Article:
The practice of drug companies giving gifts, pricey vacations, "consulting" agreements that involve little work, and other freebies to doctors has gained increasing scrutiny and disapproval in the public's eye.
Another similar practice, which is conducted quietly and has not gained much attention, but is growing in popularity, involves non-profit charities. Private-practice doctors across the nation have set up such charities, which then receive major donations -- to the tune of millions of dollars a year -- from drug companies and medical device makers.
The charities typically conduct medical research or education, and the doctors behind them promote them as being legitimate. However, concern is rising that the drug company payments to the tax-exempt organizations:
- Bias treatment decisions of physicians
- Lead to suspect research findings
- Risk violating anti-kickback laws
- Provide a forum for conflict of interest and misuse of funds
The charities are also closely linked to the doctors' for-profit medical groups, which typically use the products and devices made by the drug companies funding them.
Meanwhile, a column by Dr. Jay Cohen explains how drug companies carefully select and mangle data in a "medication-friendly" way to present to doctors at drug seminars and via drug representatives. Because the drug industry spends billions to influence what doctors see, read and hear -- and doctors make decisions based on this information -- it persuades doctors to prescribe more drugs.
One of the most important ways that the evil marketing geniuses are able to manipulate studies and deceive you and the vast majority of all health care professionals is by how they fund studies.
It's important to understand that the source of funds for a study strongly influences the conclusion and findings. This becomes crystal clear when you examine the results of aspartame research.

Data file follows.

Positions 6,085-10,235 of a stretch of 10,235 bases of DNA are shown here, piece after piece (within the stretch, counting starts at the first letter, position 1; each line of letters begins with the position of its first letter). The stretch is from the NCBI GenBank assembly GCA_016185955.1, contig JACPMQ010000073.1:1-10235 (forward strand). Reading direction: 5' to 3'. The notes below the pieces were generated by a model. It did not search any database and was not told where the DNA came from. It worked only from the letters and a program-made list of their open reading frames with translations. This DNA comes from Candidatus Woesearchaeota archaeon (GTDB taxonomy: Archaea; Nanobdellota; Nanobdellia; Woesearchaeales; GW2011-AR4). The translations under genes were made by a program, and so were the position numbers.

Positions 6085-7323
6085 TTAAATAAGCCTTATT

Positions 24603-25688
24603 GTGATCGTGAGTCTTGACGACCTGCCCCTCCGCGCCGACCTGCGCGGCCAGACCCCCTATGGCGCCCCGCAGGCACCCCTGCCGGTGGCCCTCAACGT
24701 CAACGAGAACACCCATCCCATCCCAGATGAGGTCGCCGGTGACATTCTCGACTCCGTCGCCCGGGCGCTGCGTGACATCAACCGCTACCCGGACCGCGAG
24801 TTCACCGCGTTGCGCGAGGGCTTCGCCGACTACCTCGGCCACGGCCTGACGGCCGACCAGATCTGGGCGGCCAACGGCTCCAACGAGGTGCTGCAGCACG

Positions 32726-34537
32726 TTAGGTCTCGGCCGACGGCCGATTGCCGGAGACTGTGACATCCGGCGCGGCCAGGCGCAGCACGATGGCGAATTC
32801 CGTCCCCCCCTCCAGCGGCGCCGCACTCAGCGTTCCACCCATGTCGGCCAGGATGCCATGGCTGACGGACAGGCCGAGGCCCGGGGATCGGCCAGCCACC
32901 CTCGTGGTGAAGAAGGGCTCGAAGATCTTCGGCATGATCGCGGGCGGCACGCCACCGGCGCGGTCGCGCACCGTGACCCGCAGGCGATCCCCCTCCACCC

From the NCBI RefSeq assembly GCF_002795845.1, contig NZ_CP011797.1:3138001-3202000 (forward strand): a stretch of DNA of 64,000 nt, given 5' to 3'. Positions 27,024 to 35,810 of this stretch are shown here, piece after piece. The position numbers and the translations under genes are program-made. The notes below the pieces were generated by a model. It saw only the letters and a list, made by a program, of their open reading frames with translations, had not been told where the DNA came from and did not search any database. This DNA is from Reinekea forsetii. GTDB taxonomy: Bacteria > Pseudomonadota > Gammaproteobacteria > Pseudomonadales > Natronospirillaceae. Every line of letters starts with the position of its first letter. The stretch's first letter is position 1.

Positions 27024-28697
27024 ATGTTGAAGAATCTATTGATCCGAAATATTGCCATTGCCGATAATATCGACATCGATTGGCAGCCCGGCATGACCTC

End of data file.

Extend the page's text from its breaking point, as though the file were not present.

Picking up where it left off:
In an analysis of 166 articles published in medical journals from 1980 to 1985, Dr. Ralph G. Walton, a professor of psychiatry at Northeastern Ohio University's College of Medicine, found that 100 percent of the 74 studies financed by the industry attested to sweetener's safety. However, of the 92 independently funded articles, 92 percent identified adverse health effects.
If you examine this latest report you will find the central element is the same issue: the company never disclosed that they were the one that had funded the study.
It is vital that you understand that this is the way this system operates, as it is fundamental to the drug company's success. If everyone understood this they could no longer use it to manipulate and control your mind.
The NY Times article goes into great detail on how this deception occurs. Another major deceptive ploy is to use the government to endorse and recommend their products.
They way they do this is to "purchase" physicians' interests by rewarding them with outrageous bonuses and appointments. But these physicians are not your run-of-the-mill family doctors, these are the doctors that are on official government panels that set the policy on which drugs will be recommended.
In fact, a previous study in JAMA showed that 87 percent of guideline authors had some type of financial relationship with the drug companies.
If you don't' believe that just read the report of what happened last year with Vioxx. It is one of the most outrageous examples of this strategy.
After killing 60,000 people Vioxx was voluntarily removed from the market by Merck. But an "expert" FDA panel approved that it go back on the market. This was so amazing that the NY Times looked into this more carefully and found that the majority of panel members that voted the drug back on the market had direct financial ties to the drug company.
If these physicians' votes were excluded, there is no way it would have gained approval. Fortunately for millions of people it has yet to come back on the market.
You can learn more about how the drug companies operate in this deceptive ploy by examining the Related Links below.